I’ve come across a small nuisance that seemed to appear occasionally with unicode urls. Some websites seem to encode/escape/quote urls as soon as they see any symbol (particularly % sign). They appear to assume it needs to be encoded, and convert any such character to its URL-Encoded form. For example, percent (%) symbol will convert to %25, ampersand (&) to %26 and so on.
This is not normally a problem, unless the URL is already encoded. Since all unicode-based urls use this encoding, they are more prone to these errors. What happens then is that a URL that looks like this:
will be encoded again to this:
So clicking on such a double-encoded link will unfortunately lead to a 404 page (don’t try it with the links above, because the workaround was already applied there).
This workaround is specific to wordpress 404.php, but can be applied quite easily in other frameworks like django, drupal, and maybe even using apache htaccess rule(?).
<?php /* detecting 'double-encoded' urls * if the request uri contain %25 (the urlncoded form of '%' symbol) * within the first few characeters, we try to decode the url and redirect */ $pos = strpos($_SERVER['REQUEST_URI'],'%25'); if ($pos!==false && $pos < 10) : header("Status: 301 Moved Permanently"); header("Location:" . urldecode($_SERVER['REQUEST_URI'])); else: get_header(); ?> <h2>Error 404 - Page Not Found</h2> <?php get_sidebar(); ?> <?php get_footer(); endif; ?>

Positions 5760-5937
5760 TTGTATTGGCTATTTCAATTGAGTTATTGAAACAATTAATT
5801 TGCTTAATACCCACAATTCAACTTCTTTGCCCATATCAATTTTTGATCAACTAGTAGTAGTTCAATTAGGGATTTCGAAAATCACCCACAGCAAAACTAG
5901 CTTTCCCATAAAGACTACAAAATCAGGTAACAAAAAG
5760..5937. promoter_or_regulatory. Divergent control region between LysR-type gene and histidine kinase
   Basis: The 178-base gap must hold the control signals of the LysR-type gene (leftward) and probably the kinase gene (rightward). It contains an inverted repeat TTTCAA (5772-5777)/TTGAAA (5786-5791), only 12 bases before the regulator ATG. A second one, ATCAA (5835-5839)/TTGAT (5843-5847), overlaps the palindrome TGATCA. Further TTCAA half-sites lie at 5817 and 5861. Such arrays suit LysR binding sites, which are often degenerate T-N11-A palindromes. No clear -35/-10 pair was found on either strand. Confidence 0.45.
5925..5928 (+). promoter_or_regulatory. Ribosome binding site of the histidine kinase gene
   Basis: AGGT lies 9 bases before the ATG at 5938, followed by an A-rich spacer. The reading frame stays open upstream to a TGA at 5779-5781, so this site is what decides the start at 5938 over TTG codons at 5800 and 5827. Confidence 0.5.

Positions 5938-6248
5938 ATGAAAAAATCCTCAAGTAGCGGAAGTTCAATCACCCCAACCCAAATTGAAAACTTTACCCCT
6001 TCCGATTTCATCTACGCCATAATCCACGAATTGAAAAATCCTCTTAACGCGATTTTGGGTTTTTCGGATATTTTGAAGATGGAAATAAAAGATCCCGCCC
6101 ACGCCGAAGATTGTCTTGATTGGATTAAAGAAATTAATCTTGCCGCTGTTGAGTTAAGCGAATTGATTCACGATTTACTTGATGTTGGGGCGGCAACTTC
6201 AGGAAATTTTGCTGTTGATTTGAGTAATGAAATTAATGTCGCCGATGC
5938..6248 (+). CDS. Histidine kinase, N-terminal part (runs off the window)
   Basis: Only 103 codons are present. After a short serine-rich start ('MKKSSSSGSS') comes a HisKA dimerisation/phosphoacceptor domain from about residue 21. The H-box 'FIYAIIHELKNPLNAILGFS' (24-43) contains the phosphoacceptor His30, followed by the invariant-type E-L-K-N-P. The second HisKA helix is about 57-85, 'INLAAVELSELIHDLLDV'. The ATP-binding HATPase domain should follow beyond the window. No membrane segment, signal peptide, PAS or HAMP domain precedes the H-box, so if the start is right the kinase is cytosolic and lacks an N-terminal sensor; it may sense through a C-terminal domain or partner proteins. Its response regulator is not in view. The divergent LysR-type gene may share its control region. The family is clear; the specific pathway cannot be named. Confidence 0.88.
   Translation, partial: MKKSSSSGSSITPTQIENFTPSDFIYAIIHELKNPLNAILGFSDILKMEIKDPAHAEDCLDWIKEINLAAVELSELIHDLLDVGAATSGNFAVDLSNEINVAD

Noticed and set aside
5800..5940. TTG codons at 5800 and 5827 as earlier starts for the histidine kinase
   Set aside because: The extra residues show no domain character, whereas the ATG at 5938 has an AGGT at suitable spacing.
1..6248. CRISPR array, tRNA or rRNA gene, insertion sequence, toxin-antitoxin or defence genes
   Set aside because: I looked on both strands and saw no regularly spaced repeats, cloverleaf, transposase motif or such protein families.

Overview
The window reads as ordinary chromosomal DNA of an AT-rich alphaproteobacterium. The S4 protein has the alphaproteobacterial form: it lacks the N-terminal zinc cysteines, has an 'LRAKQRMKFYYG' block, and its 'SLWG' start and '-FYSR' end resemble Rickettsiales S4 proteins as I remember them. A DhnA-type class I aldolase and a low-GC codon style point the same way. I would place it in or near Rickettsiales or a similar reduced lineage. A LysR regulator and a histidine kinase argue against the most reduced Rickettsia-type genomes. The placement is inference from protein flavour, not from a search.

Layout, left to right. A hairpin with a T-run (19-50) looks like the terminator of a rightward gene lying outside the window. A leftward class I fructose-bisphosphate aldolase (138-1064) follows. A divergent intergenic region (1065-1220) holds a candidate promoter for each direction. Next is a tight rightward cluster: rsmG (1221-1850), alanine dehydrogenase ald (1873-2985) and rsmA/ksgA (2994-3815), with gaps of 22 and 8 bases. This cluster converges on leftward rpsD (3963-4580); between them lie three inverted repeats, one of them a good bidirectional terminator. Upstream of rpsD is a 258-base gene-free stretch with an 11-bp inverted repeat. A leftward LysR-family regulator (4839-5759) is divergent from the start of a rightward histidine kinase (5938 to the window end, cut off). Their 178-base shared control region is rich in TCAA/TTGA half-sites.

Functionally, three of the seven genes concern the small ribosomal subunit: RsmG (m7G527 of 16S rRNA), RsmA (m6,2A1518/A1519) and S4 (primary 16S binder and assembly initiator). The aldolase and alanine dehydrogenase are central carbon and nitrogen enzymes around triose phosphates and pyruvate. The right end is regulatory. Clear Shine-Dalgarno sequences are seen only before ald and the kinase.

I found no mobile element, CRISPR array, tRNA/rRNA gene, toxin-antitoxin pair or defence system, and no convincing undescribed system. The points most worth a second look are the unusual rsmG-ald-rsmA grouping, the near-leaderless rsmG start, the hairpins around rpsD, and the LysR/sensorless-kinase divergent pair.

This is placed only in the 404 page. It then grabs the request URI and checks if it contains the string ‘%25’ within the first 10 characters (you can modify the check to suit your needs). If it finds it, it redirects to a urldecoded version of the same page…